Some interesting insights can be found from the derived results. First, the joining rates of high-priority and low-priority customers are monotonically decreasing in the arriving rate of high-priority customers. The numerical result shows that if the arriving rate of high-priority customers is high, the low-priority customers are inclined to balk. Conversely, if the arriving rate of high-priority customers is low, both of the high-priority and low-priority customers decide to join the system. Therefore, if the service provider wants to ensure his/her revenue, he/she should effectively control the number of high-priority customers. Second, the low-rate service of high-priority customers could cause the high-priority customers to balk, which could also reduce the waiting time of low-priority customers and lead them to join the Israeli queue with a higher probability. And then, as the service rate of high-priority customers gradually increases, the high-priority customers are more willing to join the system due to the reduction of their waiting time, which indirectly affects the joining strategies of low-priority customers. When the service rate of high-priority customers is large enough, the service time of high-priority customers is quite short, and their expected waiting time tends to be zero; that is, the waiting time of high-priority customers has a smaller effect on the low-priority customers, which exactly promotes the low-priority customers to join the Israeli queue. In short, the joining probability of low-priority customers is sensitive to the service rate of high-priority customers. Therefore, under a fixed cost, determining a suitable service rate of high-priority customers is vitally important for the service provider.

The rest of the paper is organized as follows. A detailed literature review on related works is given in Section 2. In Section 3, we describe the batch service polling system with priorities and construct the reward-cost structure. Section 4 and Section 5 are devoted to deriving the individual optimal threshold strategies and the mixed equilibrium joining strategies under the two informational cases (observable and unobservable). In Section 6, we construct a revenue function of the service provider and employ the PSO algorithm to solve the optimization problem of service provider’s revenue under the observable and unobservable settings. We conclude the paper and summarize the main findings of our work in Section 7.

2. Literature Review

This work is closely related to three streams of literature: the Israeli queues, batch service queueing systems with strategic customers, and queueing models with customer service priorities.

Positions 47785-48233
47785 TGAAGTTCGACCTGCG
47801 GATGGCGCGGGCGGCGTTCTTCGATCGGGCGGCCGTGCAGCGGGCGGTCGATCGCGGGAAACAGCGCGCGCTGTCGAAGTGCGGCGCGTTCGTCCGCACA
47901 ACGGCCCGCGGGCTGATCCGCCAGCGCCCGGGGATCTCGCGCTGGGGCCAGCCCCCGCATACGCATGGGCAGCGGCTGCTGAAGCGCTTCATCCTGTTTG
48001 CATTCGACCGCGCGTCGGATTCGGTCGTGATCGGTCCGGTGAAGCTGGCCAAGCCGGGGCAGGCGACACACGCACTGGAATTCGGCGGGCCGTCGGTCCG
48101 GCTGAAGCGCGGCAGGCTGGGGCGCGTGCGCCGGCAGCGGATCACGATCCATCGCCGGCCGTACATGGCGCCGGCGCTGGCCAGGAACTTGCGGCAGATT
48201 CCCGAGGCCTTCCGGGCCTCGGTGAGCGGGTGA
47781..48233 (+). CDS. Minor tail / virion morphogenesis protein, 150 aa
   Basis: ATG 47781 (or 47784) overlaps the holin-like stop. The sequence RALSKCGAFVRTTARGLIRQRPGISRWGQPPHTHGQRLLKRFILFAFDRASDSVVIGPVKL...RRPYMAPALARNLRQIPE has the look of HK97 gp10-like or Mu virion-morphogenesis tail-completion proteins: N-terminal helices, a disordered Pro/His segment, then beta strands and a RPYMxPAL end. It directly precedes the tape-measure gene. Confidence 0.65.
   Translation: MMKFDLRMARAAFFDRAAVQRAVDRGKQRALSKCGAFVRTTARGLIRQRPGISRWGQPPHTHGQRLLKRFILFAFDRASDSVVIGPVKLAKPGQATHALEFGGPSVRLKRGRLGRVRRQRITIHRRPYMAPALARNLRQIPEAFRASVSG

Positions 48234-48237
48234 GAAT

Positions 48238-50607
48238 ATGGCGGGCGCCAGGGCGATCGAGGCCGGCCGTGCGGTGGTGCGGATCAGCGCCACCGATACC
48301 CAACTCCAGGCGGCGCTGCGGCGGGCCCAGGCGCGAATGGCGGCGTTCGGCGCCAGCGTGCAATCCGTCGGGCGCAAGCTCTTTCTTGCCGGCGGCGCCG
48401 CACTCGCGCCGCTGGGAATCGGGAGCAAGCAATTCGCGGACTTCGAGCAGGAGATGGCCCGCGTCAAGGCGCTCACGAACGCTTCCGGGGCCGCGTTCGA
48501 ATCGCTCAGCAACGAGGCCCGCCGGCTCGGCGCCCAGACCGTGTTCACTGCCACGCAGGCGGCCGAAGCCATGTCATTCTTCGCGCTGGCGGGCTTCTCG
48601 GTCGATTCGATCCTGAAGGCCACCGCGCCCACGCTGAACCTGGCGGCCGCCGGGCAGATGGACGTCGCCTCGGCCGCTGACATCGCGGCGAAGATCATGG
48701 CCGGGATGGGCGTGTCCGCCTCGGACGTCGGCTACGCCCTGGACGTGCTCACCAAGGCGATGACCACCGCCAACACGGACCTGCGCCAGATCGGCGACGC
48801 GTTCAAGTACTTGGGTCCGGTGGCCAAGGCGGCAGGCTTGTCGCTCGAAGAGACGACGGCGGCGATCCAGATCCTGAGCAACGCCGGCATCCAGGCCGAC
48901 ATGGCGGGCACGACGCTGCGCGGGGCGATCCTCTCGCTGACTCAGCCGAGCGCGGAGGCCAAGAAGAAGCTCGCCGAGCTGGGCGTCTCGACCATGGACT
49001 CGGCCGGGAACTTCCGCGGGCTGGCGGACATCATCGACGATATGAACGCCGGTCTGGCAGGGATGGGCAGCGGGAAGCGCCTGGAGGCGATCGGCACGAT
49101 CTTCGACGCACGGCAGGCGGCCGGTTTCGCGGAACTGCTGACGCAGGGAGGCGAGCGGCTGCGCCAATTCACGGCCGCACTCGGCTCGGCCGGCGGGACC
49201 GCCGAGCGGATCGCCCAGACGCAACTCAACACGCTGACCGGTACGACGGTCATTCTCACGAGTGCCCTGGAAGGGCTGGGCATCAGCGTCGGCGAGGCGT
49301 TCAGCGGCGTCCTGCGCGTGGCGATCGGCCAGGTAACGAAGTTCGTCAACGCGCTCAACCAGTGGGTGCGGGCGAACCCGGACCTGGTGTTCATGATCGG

Different from some batch service systems that the server serves customers in batches of fixed size, Israeli queue is a specific polling system with batch service of an unlimited size. Customers arrive at the system and form groups; each group is unrestricted in its size and served in one batch; after one group is served, the next group to be visited is the one whose group leader has been waiting for the longest time. This model was first introduced by Van der Wal and Yechiali [10], who considered a multiqueue, single-server polling system with unlimited-size batch, and customers in the same queue can be served together. Lately, Boxma et al. [11] studied the batch service polling system with unrestricted batch size and finite number of queues. Perel and Yechiali [12] considered a batch service queueing model with infinite number of groups and studied the M/M/c, M/M/1/N-type queues, and a priority queueing model. Perel and Yechiali [1, 13, 14], respectively, investigated the Israeli queue with preemptive priorities, the Israeli queue with retrial, and the Israeli queue with a general group-joining policy. By using the probability generating function and matrix analytic method, the authors provided an extensive probabilistic analysis and derived some key performance measures. Recently, Jiang et al. [15, 16], respectively, investigated the multiserver Israeli queue with dynamic service control and the Israeli queue operating in a multiphase random environment on the basis of Perel and Yechiali’s studies. Moreover, in [13], if each retrial customer in the orbit independently repeatedly tries for receiving service rather than only the first customer in the orbit tries for receiving service, an explicit closed-form solution for the steady-state probability distribution may be difficult to derived. Therefore, Jiang [17] again analysed the tail asymptotics property of the Israeli queue with retrials and nonpersistent customers on the basis of Perel and Yechiali’s studies [13].